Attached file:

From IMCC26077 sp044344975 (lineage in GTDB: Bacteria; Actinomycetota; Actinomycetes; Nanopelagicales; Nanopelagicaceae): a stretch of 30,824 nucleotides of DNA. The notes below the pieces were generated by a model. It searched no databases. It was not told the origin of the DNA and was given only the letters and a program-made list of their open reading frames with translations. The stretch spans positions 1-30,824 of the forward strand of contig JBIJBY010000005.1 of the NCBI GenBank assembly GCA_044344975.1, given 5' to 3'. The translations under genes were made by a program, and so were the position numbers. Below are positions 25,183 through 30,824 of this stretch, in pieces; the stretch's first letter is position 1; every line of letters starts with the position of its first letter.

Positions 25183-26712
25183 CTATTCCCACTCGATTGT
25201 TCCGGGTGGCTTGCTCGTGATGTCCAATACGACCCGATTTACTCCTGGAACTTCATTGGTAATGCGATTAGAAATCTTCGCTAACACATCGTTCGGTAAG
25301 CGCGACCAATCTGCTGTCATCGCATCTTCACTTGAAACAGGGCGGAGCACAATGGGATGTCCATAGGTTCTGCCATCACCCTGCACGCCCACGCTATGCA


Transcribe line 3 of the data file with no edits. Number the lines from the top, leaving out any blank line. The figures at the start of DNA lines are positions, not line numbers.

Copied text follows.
25183 CTATTCCCACTCGATTGT